I’ve stopped in my tracks now, and I’m looking back at the Arts Quad. It’s a typical Monday afternoon during dry December, and the streams of people flooding into the center of the school has gotten me doing mathematical gymnastics in my head. “How many people did you say were at Cornell?”
He pauses for a second. “21,000, I think, if you count grads and professors.”
I cock back my head in surprise: no seriously? But he was right.
About a year ago, a story ran by the Daily Mirror caught my interest. It talked about a “Dark Web”, a sort of black market on the internet that was relatively difficult to access but provided a venue for illegal activity to thrive. This article illustrated in particular how two British computer sleuths uncovered a Dark Web website that scammed people into paying money for hitmen to assassinate the person of their choice. It sounds ridiculous – like the plot of a movie Liam Neeson would be interested in – but it was true. And perhaps more stunning, it worked: By the time they were caught, the two men had raised over 50,000 pounds in a year, without actually carrying out the work.
Roombas are adorable. They look like rounded pieces of To-Ak chocolate, and cost about the same. My parents managed to pick one up before the holidays, and it whirs around during the day, dusting off the micro-pests that clutter the household. My dad seems genuinely amazed. “Look at this,” he says giddily.
Looking around, pop culture has been shaken. I personally blame Donald Trump. He’s made the people who make progressive taxation necessary choke a bit on their fruit infused water every time they see his name. If you’re technologically sound, you might’ve noticed the trend amongst the line of A-list celebrities that recently threatened to leave the country if he managed to win the presidency. Bryan Cranston became a man of God.
The music executive standing in front of us seemed either irritated or irrationally passionate. It was hard to tell. He hardly seemed executive. He stood a good two feet above the podium, shouting, criticizing and barraging the streaming industry, calling out no talent artists and what not. It was the vaudeville of Warren Hall.
There was a recent article that ran under The Sun’s news section, titled “Cornell Student Critique Culture of Careerism.” It was published in news, but given the collective shrieking of students and parents alike, it might as well have been an opinion column with a taste for blown fuses. In it, Erial, a classics student talks about the financial high wire act she’s embraced the moment she switched from studying chemistry and anatomy to Latin. She cites her apathy towards medicine, and the fact that she can’t even stand blood, which is a bit like a computer science major saying they don’t like computers. “That something I’ve accepted for who I am: I am not meant to be a doctor, but it’s okay,” she says, with a sniff of defiance. To be honest, I found it refreshing.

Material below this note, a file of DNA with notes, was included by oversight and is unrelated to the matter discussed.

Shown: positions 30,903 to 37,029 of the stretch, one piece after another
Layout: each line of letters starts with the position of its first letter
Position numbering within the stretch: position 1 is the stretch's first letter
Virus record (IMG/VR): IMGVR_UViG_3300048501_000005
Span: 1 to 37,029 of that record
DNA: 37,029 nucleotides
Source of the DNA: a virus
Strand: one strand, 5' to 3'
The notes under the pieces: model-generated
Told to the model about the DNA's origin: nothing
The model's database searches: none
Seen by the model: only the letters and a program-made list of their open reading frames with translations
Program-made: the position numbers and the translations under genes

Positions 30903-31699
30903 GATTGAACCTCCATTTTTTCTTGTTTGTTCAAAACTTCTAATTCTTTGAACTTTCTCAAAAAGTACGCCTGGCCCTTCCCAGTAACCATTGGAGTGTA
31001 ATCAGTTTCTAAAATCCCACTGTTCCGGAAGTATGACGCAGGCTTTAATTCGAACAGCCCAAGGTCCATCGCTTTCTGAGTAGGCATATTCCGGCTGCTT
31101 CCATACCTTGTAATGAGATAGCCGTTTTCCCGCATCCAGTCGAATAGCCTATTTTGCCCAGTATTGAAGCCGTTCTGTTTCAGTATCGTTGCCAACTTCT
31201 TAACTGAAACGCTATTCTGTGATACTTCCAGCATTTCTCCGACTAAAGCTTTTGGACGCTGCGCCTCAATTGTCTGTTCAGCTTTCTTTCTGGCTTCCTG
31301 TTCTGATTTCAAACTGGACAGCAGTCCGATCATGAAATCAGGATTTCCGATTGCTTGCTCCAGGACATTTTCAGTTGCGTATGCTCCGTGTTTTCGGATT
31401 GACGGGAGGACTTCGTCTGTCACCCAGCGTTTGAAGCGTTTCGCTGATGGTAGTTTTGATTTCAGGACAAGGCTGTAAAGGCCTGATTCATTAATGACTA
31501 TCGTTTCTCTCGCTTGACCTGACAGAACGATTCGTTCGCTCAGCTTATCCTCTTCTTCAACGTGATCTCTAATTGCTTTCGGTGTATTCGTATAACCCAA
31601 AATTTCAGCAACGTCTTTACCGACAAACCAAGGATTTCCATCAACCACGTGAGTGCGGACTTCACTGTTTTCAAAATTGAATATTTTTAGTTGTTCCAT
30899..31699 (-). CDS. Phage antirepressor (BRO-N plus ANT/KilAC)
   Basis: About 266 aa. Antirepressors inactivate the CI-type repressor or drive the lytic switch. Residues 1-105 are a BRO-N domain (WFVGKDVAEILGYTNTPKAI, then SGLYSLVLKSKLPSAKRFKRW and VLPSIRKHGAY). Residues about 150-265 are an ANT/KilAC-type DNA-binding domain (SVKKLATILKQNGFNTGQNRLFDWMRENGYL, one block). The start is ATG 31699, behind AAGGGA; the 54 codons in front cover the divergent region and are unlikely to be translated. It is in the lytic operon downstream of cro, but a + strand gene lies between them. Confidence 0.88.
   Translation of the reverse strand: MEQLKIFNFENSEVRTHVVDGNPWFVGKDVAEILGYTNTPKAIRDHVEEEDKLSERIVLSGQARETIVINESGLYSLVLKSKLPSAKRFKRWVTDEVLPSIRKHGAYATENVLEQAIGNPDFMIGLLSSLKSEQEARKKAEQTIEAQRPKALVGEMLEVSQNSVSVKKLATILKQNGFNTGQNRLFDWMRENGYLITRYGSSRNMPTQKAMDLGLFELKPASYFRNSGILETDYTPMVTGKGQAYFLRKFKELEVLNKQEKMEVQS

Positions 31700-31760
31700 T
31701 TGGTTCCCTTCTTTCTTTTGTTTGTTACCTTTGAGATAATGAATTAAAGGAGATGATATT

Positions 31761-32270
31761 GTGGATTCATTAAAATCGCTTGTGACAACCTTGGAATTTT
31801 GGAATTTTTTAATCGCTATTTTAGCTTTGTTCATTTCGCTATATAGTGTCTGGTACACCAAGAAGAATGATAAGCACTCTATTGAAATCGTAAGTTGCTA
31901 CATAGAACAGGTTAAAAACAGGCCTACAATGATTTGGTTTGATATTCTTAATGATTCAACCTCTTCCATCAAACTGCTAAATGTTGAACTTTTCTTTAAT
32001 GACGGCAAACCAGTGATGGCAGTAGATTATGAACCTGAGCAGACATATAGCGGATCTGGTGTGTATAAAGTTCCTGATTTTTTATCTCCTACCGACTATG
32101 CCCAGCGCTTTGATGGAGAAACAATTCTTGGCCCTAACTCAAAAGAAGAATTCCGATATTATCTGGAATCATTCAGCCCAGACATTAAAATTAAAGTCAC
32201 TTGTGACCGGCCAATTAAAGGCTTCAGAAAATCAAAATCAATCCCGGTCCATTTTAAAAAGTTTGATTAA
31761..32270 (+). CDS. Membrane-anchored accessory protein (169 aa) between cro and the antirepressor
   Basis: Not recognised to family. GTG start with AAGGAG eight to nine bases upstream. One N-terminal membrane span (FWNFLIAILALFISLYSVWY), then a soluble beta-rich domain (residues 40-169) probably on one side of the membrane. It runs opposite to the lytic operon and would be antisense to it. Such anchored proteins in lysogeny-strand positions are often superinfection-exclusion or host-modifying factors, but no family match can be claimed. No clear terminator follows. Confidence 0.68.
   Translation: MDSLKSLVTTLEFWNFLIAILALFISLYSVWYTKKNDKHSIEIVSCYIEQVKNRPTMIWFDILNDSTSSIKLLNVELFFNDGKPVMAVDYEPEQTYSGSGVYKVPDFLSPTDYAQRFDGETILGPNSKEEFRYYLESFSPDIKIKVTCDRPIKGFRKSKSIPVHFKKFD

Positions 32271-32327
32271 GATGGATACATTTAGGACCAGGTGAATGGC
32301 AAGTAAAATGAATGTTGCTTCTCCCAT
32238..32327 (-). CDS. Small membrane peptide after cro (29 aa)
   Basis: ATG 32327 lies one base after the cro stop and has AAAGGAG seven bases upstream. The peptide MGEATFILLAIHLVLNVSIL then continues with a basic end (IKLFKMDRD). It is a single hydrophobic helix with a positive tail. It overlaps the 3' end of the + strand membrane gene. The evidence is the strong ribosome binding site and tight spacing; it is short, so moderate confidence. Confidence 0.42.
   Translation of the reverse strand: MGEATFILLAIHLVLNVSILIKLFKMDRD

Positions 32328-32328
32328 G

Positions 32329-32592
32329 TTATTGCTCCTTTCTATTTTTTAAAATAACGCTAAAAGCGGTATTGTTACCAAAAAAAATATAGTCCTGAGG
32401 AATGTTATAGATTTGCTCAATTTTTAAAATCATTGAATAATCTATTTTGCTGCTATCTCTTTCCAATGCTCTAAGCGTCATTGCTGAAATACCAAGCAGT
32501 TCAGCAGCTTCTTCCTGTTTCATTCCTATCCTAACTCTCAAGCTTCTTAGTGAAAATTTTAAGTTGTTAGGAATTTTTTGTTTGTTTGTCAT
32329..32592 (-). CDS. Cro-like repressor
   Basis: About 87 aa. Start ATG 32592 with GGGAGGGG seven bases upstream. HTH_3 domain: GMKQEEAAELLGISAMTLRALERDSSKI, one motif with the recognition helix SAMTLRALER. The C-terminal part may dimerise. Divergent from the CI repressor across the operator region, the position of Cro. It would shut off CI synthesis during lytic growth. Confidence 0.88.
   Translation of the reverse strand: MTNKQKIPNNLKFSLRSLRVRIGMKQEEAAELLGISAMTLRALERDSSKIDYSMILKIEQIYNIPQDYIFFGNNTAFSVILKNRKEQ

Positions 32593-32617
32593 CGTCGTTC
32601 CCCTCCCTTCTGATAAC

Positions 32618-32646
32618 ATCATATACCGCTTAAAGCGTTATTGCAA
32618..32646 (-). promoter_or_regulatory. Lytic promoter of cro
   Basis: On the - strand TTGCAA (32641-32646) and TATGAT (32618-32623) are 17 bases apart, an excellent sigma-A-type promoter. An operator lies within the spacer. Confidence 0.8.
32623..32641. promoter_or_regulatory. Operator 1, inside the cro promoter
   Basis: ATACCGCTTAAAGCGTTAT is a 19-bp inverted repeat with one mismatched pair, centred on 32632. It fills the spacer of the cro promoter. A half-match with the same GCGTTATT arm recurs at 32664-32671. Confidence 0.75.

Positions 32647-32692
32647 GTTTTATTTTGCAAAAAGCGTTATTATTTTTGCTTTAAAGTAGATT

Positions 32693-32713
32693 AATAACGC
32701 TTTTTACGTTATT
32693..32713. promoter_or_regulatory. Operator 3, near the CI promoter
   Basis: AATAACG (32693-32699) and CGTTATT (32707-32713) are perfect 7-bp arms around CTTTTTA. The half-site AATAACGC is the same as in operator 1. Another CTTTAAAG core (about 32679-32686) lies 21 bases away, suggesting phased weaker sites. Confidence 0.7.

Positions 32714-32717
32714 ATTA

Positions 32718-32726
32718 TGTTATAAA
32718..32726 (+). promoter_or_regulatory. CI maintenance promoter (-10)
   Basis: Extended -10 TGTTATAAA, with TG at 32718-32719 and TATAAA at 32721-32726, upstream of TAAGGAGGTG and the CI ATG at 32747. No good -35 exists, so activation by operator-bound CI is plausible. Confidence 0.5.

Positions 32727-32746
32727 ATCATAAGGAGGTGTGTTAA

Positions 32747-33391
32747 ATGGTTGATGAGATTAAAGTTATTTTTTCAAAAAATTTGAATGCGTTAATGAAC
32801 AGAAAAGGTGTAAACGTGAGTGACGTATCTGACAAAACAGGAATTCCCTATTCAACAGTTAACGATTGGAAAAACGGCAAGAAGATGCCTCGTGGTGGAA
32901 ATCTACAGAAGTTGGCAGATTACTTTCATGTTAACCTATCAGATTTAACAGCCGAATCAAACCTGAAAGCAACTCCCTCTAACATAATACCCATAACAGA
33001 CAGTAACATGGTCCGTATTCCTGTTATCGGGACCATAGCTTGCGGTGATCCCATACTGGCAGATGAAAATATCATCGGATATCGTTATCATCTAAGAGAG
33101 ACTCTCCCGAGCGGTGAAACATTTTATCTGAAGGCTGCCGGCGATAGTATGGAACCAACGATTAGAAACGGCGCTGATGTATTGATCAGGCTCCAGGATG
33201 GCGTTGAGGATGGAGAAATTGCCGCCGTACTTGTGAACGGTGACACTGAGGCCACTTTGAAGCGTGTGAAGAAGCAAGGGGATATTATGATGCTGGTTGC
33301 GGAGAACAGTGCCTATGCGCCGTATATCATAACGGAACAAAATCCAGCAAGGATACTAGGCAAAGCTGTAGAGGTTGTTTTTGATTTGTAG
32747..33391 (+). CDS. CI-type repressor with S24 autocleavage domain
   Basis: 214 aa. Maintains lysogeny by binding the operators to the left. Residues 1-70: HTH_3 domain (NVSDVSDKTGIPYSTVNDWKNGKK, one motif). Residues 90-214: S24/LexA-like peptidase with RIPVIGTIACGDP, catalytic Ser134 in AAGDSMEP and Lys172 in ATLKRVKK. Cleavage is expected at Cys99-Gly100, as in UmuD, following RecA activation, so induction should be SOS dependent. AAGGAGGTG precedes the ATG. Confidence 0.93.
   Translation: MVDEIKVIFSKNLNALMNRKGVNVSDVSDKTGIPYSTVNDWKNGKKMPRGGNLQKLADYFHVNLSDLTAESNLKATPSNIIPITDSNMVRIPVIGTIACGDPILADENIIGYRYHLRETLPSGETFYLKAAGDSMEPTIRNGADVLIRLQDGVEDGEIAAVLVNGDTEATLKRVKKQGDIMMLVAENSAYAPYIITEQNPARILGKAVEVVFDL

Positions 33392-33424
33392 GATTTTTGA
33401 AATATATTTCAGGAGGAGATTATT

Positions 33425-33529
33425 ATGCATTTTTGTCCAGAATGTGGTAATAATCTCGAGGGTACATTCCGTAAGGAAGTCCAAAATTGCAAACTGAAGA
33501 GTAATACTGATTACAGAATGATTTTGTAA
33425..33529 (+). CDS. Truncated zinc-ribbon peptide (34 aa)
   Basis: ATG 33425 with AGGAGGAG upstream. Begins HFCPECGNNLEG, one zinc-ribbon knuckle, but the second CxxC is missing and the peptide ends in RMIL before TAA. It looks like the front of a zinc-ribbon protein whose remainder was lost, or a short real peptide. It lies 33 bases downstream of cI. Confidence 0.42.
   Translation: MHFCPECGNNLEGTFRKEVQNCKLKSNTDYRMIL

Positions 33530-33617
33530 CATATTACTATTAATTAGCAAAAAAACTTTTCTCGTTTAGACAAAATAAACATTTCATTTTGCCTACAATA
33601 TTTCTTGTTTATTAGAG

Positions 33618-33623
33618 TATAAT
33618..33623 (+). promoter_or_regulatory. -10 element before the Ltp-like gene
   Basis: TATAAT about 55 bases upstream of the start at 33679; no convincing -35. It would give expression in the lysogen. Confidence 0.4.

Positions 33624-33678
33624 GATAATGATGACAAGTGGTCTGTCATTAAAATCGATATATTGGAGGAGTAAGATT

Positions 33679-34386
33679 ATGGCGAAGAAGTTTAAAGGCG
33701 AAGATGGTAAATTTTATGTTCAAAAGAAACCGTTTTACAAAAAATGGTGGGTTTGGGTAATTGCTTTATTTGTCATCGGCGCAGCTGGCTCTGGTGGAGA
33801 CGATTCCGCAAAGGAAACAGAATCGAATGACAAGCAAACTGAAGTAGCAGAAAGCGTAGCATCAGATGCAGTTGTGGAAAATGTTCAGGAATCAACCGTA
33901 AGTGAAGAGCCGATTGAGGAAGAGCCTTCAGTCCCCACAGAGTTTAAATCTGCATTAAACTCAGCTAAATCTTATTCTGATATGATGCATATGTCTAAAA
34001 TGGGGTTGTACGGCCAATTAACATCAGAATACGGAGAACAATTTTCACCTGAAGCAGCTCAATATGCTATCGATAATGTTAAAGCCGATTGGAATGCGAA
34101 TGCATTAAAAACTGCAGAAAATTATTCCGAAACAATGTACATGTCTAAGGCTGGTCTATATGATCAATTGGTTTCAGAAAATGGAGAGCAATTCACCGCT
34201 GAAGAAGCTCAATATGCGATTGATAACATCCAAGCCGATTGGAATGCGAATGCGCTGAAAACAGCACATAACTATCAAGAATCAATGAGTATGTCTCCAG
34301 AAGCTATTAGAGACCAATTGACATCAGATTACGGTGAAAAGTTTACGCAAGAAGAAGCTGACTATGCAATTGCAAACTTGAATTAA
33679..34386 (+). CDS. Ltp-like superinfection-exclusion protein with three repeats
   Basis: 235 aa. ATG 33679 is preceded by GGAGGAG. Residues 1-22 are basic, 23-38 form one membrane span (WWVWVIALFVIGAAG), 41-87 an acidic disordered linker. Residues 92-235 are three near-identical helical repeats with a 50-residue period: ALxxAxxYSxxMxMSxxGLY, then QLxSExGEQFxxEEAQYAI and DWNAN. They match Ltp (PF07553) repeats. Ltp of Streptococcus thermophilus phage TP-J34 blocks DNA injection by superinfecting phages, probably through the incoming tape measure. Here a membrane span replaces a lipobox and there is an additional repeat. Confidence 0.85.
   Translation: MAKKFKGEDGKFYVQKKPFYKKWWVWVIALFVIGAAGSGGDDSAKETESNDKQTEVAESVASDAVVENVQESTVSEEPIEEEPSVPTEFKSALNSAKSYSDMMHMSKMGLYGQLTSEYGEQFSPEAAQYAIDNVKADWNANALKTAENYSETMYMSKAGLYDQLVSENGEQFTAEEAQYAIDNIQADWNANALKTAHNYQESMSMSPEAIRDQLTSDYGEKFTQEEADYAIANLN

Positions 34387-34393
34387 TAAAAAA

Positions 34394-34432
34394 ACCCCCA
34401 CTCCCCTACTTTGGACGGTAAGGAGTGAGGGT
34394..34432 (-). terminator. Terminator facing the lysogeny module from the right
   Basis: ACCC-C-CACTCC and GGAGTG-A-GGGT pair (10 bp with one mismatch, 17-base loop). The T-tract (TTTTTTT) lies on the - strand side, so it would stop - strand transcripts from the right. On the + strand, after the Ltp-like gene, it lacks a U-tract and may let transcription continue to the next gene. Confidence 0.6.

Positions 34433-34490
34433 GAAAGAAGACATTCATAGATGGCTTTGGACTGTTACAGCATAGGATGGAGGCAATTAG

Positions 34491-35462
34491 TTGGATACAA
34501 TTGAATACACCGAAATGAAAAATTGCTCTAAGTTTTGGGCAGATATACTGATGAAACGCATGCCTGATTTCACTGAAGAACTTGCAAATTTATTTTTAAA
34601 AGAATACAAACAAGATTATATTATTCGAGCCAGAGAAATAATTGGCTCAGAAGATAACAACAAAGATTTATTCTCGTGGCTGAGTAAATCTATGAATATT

There comes a time when you’re forced to keep your cool, and try not to lose it. It’s called a breaking point; my pastor preaches it as a ‘defining moment.’ In that instance, people find out who you really are. For college students, this moment seems to come every other day. There are assignments to be done, prelims to cram for, labs to attend and interviews to be bombed — all stacked on each other like an ambitious game of Jenga. It’s stressful, I tell you.
I remember when I wanted to be an athlete. Before Brad Pitt took it to Hollywood glitz, I read Moneyball cover to cover and dreamed of someday being centerfielder for the Athletics. I’m not sure what was going on in my head: my hand-eye coordination was atrocious, and my flaccid swing made me an easy out. I was fast, sure, but it’s hard to run to first base when you always strikeout. Needless to say, my baseball dreams were not to last.
Last night, President Skorton gave his hypothetical last lecture in the Last Lecture series organized by the Cornell Mortar Board Honor Society. His speech followed a long line of professors asked to give a lecture as if it were their last.
Skorton chose to impart some “last-minute” wisdom in the form of three main messages: the importance of humanity and humanitarianism, the tiny differences that separate the powerful from the powerless and the nonlinear, unpredictabile nature of life. He used his life experiences, from his time as an undergraduate to his career as a cardiologist to his current administrative post, in order to demonstrate the three lessons.
Following up on last February’s vote to release course evaluations to students, the College of Agriculture and Life Sciences faculty senate convened again to discuss a proposal draft meant to address the policy change.
One key point in the draft said that faculty members would have to authorize the release of their own evaluations before the start of each semester. Additionally, students’ comments would not be included based on advice from the Cornell Legal Office, that warned of subsequent exposure to libel claims.